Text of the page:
• Impact of excessive daytime sleepiness1,2:
    • Are there activities you avoid because of your EDS?
    • How has excessive daytime sleepiness affected your daily life?
    • What is the impact of excessive daytime sleepiness on your quality of life?

Sharon, living with narcolepsy

It was as if my brain was encapsulated by a thick fog.

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Excessive daytime sleepiness is generally the most disabling symptom of narcolepsy, although some manifestations may be difficult to recognize.1,2

Excessive daytime sleepiness can cause obvious changes in wakefulness.1

The pressure for sleep may be so great that people living with narcolepsy experience brief lapses into sleep (microsleep episodes) and unplanned naps.1,3,4 They may also perform tasks such as writing, cooking, or having a conversation with no awareness or memory (automatic behavior).1,3,7

In patients complaining of excessive daytime sleepiness, the frequency of sleep-onset REM periods (SOREMPs) on Multiple Sleep Latency Test (MSLT) may help indicate clinical symptom severity.8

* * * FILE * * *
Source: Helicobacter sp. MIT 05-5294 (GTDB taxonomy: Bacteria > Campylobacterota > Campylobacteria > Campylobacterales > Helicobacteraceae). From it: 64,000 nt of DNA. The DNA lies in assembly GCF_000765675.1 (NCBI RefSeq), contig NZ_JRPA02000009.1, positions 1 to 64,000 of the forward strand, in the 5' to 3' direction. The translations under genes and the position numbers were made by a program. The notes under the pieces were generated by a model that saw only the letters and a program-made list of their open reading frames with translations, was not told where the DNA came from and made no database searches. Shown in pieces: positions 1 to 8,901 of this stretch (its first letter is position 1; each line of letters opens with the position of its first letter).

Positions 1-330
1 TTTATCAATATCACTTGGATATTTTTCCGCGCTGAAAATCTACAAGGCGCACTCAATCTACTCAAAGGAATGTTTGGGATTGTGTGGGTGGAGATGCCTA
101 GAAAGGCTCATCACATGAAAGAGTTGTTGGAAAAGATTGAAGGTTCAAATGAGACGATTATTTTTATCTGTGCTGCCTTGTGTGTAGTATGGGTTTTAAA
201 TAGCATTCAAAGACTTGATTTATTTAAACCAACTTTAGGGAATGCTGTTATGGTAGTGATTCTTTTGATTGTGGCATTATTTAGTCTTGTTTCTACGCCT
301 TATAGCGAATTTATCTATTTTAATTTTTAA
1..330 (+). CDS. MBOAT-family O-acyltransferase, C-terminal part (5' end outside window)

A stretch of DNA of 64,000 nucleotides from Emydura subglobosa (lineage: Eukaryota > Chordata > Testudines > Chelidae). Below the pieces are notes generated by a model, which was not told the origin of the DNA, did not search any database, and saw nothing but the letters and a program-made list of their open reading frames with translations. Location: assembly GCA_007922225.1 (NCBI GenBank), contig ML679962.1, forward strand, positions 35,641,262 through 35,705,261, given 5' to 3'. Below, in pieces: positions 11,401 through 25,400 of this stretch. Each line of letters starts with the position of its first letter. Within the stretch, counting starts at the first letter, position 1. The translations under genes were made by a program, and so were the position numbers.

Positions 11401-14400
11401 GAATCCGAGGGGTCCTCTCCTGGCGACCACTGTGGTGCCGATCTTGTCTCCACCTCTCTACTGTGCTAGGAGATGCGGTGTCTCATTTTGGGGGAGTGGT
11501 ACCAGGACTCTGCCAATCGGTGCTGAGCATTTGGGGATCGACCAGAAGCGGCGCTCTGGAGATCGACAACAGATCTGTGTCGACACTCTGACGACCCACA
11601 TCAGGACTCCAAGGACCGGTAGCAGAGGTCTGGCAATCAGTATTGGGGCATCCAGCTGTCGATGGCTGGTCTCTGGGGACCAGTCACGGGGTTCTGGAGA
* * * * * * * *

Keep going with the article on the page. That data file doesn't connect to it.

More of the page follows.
A study in patients with narcolepsy has shown that excessive daytime sleepiness severity is correlated with the degree of REM sleep dysregulation.8

EDS-SOREMPs

In a study conducted between March 2004 and August 2009, the relationship between SOREMP frequency on MSLT and narcolepsy symptom severity was examined in 126 patients with narcolepsy. Narcolepsy symptom severity was assessed using the Epworth Sleepiness Scale (ESS), the Stanford Center for Narcolepsy Sleep Inventory, and various sleep parameters, including mean sleep latency.8

Other manifestations of excessive daytime sleepiness may not be obvious.2,4

Even when seemingly awake, people living with narcolepsy rarely feel completely alert.1,3,9 They often struggle with poor memory, decision-making, or following a conversation.2,4

While people living with narcolepsy do not experience broad impairments in cognition, studies have shown that specific aspects of attention are particularly affected in people living with narcolepsy,10-12 including:

  • Cognitive processing across an extended period of time
  • Increased information processing demands (e.g., ability to focus or to divide attentional resources)